The morning of July 16, 2020, Antoinette Ivery got the worst news of her life. Her daughter, Kaniesha Coleman, was in the hospital.
“I was told that she had shot herself,” Ivery says. “Reason and understanding just went out the window.”
Ivery rushed to her daughter’s bedside, but Kaniesha was getting worse. Two days later, the 25-year-old mother of two died from a gunshot wound to the abdomen.
Ivery says her daughter’s death was hard enough to process. But then, she started hearing a second story of what happened.
“I had talked to doctors, nurses and the 8th Precinct. They told me that from the wound and from the scene, it did not look like she had shot herself,” Ivery says.
Like many cities in the U.S, Detroit has seen a surge of gun violence since the onset of the pandemic.
Most of the crimes go unsolved.
According to the FBI, the Detroit Police Department reported 328 murders in 2020. They cleared 139 of them. Aggravated assault has a lower arrest rate. There were more than 11,600 offenses reported and police cleared just over a third of them. DPD reported 1,173 non-fatal shooting victims in 2020, a 53% increase from the previous year.
For Ivery, the police investigation that followed her daughter’s shooting felt like an attempt to bring one less number to those statistics.
Despite Documents to the Contrary, Police Pursue Suicide Narrative
According to hospital records, Kaniesha Coleman was conscious when EMS brought her into the emergency department at Sinai-Grace Hospital. She told doctors she heard a gun go off and realized she had been shot.
Detectives had more detail. In their report, Coleman stated she was the victim of an aggravated assault at the home where she stayed with some relatives. On July 19, a Wayne County Medical Examiner declared her death a homicide.
“There was no soot or gunpowder stippling noted on the skin anywhere on the abdomen,” assistant medical examiner Jeffrey Hudson wrote in his postmortem report.
But in the weeks that followed, Ivery says DPD was eager to reclassify the cause of her daughter’s death. In texts and emails, homicide investigators began to frame the case as a suicide, with little proof and some glaring omissions.
“I started hearing about different evidence they didn’t have like a gun,” Ivery says. “If you didn’t find a gun you know it’s not a suicide. She couldn’t have shot herself and hid her own evidence.”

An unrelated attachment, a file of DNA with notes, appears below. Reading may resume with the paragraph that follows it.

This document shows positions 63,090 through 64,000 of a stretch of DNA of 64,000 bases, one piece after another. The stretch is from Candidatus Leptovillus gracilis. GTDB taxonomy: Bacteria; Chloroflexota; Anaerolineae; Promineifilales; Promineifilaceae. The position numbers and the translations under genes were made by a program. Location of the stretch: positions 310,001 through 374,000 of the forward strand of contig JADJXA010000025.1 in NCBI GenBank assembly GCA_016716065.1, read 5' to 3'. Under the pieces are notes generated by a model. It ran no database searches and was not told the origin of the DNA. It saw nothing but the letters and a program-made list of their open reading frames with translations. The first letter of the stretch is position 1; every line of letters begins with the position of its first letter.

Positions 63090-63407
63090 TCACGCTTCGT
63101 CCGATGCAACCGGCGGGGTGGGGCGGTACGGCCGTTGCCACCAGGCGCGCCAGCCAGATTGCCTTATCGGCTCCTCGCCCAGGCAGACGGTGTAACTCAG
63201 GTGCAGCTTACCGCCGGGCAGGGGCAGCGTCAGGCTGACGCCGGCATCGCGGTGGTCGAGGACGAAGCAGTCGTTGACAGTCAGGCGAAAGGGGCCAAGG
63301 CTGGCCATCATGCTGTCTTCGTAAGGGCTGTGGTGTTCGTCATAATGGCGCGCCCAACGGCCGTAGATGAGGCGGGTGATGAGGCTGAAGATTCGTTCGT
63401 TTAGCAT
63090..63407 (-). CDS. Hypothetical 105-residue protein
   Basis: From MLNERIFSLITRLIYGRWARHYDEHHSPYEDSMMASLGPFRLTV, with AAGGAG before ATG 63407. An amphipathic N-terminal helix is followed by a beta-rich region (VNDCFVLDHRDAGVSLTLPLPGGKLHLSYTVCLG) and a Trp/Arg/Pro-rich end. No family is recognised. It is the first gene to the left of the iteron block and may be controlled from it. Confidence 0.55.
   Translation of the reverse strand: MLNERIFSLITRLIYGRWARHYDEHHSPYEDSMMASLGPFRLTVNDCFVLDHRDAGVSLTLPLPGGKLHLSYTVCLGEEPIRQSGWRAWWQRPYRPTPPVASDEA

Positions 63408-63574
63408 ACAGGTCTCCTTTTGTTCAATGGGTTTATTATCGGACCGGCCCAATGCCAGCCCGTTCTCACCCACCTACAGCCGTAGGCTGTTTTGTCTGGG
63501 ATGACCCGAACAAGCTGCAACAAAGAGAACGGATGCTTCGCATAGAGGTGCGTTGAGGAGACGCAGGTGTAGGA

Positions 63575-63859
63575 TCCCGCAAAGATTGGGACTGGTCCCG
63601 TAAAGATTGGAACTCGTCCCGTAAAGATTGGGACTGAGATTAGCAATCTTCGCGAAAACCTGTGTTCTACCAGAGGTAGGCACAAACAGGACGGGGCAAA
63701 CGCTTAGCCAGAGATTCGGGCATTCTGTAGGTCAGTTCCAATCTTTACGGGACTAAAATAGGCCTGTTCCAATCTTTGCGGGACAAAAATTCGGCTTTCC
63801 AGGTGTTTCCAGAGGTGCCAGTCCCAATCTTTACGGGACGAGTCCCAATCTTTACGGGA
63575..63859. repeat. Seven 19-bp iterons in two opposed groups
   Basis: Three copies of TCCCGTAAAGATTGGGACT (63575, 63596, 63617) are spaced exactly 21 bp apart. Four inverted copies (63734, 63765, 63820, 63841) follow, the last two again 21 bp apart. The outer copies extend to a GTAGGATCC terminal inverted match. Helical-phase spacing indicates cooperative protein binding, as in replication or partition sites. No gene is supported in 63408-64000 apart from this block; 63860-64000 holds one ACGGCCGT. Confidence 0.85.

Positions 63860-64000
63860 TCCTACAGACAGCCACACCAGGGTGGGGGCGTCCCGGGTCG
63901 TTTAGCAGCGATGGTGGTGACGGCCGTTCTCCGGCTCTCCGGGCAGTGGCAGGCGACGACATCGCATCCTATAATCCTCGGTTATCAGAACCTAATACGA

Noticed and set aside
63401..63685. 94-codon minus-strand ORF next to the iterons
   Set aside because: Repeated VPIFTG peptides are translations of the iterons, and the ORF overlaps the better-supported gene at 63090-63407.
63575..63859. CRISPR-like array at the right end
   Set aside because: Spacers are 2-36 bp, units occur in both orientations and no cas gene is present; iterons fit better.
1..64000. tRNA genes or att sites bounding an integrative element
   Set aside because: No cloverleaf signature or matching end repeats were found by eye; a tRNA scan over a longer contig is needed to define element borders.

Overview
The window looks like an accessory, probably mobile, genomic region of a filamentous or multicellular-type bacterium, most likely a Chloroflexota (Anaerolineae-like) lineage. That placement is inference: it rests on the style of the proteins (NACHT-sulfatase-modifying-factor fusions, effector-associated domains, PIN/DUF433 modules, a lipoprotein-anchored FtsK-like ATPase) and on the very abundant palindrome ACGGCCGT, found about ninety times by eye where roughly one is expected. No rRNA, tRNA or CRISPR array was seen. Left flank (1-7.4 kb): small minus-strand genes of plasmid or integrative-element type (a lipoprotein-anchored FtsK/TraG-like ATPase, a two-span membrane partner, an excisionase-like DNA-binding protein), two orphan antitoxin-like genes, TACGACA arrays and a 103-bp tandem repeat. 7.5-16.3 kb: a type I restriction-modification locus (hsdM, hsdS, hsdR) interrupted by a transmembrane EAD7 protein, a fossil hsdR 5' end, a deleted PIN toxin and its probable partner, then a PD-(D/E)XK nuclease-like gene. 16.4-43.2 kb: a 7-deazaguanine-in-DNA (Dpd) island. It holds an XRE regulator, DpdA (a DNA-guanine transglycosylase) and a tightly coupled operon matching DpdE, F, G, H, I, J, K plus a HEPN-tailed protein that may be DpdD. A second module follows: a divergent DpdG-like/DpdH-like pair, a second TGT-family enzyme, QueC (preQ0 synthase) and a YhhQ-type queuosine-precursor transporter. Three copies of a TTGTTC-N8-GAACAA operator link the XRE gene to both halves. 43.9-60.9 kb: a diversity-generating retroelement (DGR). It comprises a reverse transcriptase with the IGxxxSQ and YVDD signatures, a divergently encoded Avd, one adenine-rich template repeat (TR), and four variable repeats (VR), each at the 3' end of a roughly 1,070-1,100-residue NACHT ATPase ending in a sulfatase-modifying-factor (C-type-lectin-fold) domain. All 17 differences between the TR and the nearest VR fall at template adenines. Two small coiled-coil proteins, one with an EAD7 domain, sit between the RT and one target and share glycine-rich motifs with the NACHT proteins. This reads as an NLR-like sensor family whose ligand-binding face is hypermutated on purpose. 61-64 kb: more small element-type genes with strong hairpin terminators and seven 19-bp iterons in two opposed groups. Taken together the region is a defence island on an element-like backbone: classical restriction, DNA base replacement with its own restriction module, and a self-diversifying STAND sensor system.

No arrests were made at the scene of the incident and any account of the weapon that was used in the shooting was missing from the police’s investigation report.
“Initial impressions is that it is all nonsense and it does not make sense whatsoever. Everything has to be proven somehow.” — L.J. Dragovic, Oakland County Chief Medical Examiner
Ivery was frustrated with the state of the investigation and took her grievances up the police chain of command. She contacted the head of DPD’s homicide unit, Captain Derrick Maye, and his superior, then-police chief James Craig.
“I talked to the medical examiner’s she was killed death ruled a homicide so stop with the suicide story’s please,” Ivery wrote to Maye over text a few months after her daughter’s death.
“Unfortunately we have not been unable [sic] to rule that out at this point,” Maye texted in response. “A medical examiner can change his opinion if we present additional evidence.”
After initial conversations, her texts and calls would eventually go unreturned. Investigators updated her less and less frequently. Ivery says the experience made her feel ignored and distrustful of the police department.
“It’s left me feeling like basically, they’re God and I’m nobody,” Ivery says, holding back tears. “I’m Black. I’m a low-income mother. I’m not a famous person. I don’t have a lot of money.”
“I felt like, they felt like they could railroad me and tell me anything because I have no way to fight back.”
After Citizen’s Complaint, a New Postmortem Report
In November 2020, four months into the ongoing investigation, Ivery escalated matters. She filed a citizen’s complaint with DPD’s Internal Affairs and the Board of Police Commissioners — the two bodies responsible for police oversight in Detroit. She brought up the fact that police had not found a firearm at the scene and waited to see what the oversight officials turned up.
She’d find out the following year, confirming the worst of her suspicions.
In February 2021, more than eight months after Kaniesha Coleman died, the Wayne County Medical Examiner’s Office reclassified her death as a suicide.
In its new report, the examiner referred to the work of DPD’s homicide unit, which spoke with witnesses to the incident. They claimed Coleman’s gunshot wound was self-inflicted. Police used lie-detector tests during their interviews, the results of which would not be admissible in Michigan courts. But citing that testimony, police concluded the people with Kaniesha that July morning were not lying, leading the examiner to overturn the initial ruling of homicide. No new physical evidence was entered by the examiner.
Kaniesha Coleman’s murder investigation was over because technically, no crime had been committed.
A Second Opinion
The Detroit Police Department declined to be interviewed for this story as did Michigan Medicine, where Hudson is employed. The University of Michigan has a five-year deal to operate the Wayne County Medical Examiner’s Office until October 2022. The contract costs more than $31 million.
“In some cases, it can be unclear whether a wound was self-inflicted and medical examiners depend on police investigation to assist in determining cause of death. Coleman also had previous surgery, which further changed the appearance of the wound. The medical examiner’s report was amended in February when the police investigation concluded it was not homicide,” Michigan Medicine spokesperson Mary Masson wrote in a statement.
Other experts have spoken with Ivery about her daughter’s death.
L.J. Dragovic is the Medical Examiner for Oakland County. He says he hasn’t seen the photos related to the case. But the reports he has seen raise some serious questions.
“Initial impressions is that it is all nonsense and it does not make sense whatsoever,” says Dragovic. “Everything has to be proven somehow.”